Many of us regularly contend with some form of pain or discomfort, from all-too-common menstrual cramps to serious medical conditions. Sciatica is a term commonly used to refer to pain, weakness, or numbness along the sciatic nerve pathway that runs from the lower back down each leg to the foot. Although most sufferers are middle aged or older, and sciatica is more common among men, pregnancy can also sometimes bring on sciatic pain.
Pain is a complex phenomenon. If a cause cannot be easily determined, getting diagnosis and treatment can become more elusive over time. Pain that radiates from the lower back down the leg—typically on one side only—can be caused by a variety of conditions that compress or otherwise irritate the sciatic nerve. Keep reading to find out more about sciatic pain, the possible causes, and how to get some relief.
Sciatica, or sciatic neuritis, is a common condition affecting at least 40% of people at some point in their lives with the highest percentage of incidents between ages 30 and 50. The term “sciatica” refers to the location and type of pain rather than a specific medical diagnosis as there are many possible causes.
Everything in the body is connected. The health of the lower back is directly linked to the legs and other parts of the body. This was already noticed by Ancient Greeks. In fact, it is presumed that it was Hippocrates who coined the term sciatica to refer to pain in the lower back and leg area; coming from the Greek word ‘ischios’, meaning hip. Now we know more about anatomy, and the main nerve operating in this area of the body.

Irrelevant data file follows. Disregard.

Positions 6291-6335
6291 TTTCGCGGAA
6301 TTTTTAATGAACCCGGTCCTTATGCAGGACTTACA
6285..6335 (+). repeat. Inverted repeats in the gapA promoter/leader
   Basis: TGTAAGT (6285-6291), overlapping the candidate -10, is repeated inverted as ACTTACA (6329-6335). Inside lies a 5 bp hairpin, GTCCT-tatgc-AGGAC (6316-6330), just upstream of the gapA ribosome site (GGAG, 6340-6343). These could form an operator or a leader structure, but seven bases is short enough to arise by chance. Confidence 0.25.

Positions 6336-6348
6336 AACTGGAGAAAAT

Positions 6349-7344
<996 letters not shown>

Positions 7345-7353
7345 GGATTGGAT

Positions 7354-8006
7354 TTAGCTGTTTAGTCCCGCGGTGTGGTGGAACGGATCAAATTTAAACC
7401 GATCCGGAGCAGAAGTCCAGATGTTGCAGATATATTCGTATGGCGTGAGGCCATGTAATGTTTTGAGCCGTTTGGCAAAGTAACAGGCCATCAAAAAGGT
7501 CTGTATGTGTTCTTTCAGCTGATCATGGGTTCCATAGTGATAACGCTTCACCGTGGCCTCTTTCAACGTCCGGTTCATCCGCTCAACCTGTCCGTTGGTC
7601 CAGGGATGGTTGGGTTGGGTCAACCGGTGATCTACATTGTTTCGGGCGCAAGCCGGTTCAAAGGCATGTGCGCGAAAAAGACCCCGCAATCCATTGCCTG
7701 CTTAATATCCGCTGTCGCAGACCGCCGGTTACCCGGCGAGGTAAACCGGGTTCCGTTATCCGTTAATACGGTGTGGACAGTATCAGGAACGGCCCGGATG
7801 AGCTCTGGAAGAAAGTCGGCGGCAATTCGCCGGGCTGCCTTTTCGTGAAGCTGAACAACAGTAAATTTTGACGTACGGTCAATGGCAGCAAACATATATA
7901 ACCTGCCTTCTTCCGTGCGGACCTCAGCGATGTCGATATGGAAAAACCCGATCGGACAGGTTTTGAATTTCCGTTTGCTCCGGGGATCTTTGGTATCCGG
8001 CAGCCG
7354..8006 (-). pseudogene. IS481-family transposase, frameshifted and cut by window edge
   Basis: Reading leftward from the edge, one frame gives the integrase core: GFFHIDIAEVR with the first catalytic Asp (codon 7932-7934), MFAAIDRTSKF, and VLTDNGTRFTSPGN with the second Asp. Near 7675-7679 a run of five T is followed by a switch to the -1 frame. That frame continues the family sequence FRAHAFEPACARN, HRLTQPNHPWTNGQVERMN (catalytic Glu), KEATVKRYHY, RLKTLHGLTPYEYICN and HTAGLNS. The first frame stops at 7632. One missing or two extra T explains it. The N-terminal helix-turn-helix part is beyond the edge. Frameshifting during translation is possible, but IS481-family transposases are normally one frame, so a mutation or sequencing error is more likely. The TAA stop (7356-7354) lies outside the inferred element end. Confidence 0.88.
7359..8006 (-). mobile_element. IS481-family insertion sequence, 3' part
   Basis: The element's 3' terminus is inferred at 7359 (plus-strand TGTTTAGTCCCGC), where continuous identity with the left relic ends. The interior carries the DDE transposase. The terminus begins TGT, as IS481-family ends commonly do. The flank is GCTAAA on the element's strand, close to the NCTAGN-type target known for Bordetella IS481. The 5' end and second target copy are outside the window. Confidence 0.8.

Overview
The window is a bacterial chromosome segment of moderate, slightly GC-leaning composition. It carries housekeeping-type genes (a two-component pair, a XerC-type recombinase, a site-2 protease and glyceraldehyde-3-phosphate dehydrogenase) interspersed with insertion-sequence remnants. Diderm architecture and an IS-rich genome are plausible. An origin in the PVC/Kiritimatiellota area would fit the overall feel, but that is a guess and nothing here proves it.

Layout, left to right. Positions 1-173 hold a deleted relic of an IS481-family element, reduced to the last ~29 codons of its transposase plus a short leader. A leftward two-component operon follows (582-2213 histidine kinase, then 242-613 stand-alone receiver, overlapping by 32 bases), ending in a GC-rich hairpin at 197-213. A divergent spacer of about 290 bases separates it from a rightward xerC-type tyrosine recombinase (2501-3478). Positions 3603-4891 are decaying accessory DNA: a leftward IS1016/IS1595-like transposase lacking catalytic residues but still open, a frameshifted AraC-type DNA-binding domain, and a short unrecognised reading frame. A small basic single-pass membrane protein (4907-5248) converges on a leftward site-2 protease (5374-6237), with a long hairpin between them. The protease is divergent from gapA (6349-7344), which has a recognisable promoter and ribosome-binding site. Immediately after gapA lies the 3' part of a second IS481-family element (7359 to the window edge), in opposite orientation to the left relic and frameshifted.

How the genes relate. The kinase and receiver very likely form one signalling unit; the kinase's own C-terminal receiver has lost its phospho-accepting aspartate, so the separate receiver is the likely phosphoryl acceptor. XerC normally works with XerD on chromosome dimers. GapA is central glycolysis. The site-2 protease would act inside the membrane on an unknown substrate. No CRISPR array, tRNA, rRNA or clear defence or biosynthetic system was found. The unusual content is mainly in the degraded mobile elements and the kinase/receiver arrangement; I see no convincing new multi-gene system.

The left and right sciatic nerves originate from five points, or nerve roots, in the lower back—two in the lumbar spine and three in the sacrum—merging into one nerve that runs all the way down the back of each leg to the foot, branching off into various muscles along the way. At its widest point, the sciatic nerve is about as thick as your thumb.
The sciatic nerve transmits both motor and sensory information; it helps you feel sensations in your lower back and legs and helps you walk, stand, and run. Because it is a mixed function nerve, any damage can cause both discomfort and mobility issues.
Sciatic pain is most common in people who have either physically demanding jobs, especially those that require heavy lifting and twisting, and those who lead a sedentary lifestyle. Additional risk factors include smoking and having diabetes. Pregnant women and runners are also have an increased risk of developing sciatica.